Run, hide, and fight back

Staff Reporter - Debbie Williams

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Run, Hide, and Fight Back

By: Staff Reporter Debbie Williams


As Americans we have a new epidemic on our hands: school shootings. In 2018 alone, over 100 people were killed or injured due to school shootings. Due to tragedies that took place at Santa Fe High School and Sandy Hook Elementary School, many schools have adopted a new policy to handle lock down drills; many are now teaching their students to run, hide, and fight. This is a wonderful idea. In order to expect change, the way we handle these situations has to change. Teaching students and faculty to fight back actually gives them a fighting chance, no pun intended.

This new policy, known as Run, Hide, and Fight refers to the steps to be taken in school shooting situations. First and foremost, if given the opportunity, you run. Get out of the area and contact the police. In doing this you get, at least, yourself to safety and also alert the authorities to the situation. If running is not a safe option, and many times it isn’t, then the next option is to hide. This is what many of us are trained to do, hiding and waiting for help to come. As someone who has been taught this my whole life, I can honestly say that this insights fear and panic, even in simple drills. Now, there is a third option, to be used only when necessary: fighting back. Teachers are advised to have baseball bats or old textbooks in a cabinet in their rooms for emergency situations.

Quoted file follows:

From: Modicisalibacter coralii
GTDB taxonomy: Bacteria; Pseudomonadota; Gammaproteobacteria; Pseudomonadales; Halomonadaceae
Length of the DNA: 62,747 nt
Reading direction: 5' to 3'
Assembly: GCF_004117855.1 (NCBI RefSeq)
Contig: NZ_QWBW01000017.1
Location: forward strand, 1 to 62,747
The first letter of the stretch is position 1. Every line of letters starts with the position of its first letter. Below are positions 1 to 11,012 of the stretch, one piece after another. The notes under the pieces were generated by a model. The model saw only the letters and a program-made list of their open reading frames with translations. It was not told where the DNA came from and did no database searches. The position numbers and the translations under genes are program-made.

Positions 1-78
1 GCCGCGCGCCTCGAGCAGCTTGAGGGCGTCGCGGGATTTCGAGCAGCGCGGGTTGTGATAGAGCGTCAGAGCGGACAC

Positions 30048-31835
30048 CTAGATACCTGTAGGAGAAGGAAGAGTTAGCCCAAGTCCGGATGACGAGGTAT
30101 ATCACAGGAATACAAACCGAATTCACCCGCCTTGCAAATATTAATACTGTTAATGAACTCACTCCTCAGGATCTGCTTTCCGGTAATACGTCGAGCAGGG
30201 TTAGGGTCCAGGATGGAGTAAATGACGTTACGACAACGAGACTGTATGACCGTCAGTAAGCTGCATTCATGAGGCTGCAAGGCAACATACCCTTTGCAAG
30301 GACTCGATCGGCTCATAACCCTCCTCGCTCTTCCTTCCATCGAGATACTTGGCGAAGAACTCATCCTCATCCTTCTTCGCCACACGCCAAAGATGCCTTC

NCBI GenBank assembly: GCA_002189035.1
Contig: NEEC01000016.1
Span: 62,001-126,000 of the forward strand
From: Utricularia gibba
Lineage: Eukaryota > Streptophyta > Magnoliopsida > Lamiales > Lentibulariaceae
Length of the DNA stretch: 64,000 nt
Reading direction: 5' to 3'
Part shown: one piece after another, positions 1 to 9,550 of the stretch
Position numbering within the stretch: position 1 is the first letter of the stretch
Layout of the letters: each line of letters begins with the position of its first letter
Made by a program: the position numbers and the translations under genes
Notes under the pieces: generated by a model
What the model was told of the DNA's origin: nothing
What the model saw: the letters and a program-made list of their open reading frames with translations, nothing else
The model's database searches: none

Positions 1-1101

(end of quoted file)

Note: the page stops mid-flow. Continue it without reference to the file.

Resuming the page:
While fighting back isn’t ideal, it gives students a higher chance of survival. Putting their survival in their own hands gives a sense of empowerment. Cassidy Owens, a fellow staff reporter, said that “given the opportunity I would feel safer knowing that fighting back is an option. It even gives a certain level of mental over the shooter.”

Jacobb VanHorn, a seventh-grade student at Caddo Mills Middle School said, “As a baseball and football player, I’d feel pretty confident in being able to stop a school shooter, at least for a short time.”

Fighting back in school shootings also buys time for the authorities to get there. According to Ohio State Police, “You only have to hold off the active shooter until the police arrive.”

School shootings have become a regular part of the American News feed. While we can’t change what has happened or the lives lost, we can educate our youth to react differently. With help the Run, Hide, and Fight policy, next time we see a report about school shootings, perhaps it will be a story of survivors, instead of a list of lives lost.

Attached is a video made by the Ohio state police about active shooter situations, while the video is directed towards work environment shootings, the information also applies to school shootings.



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Run, hide, and fight back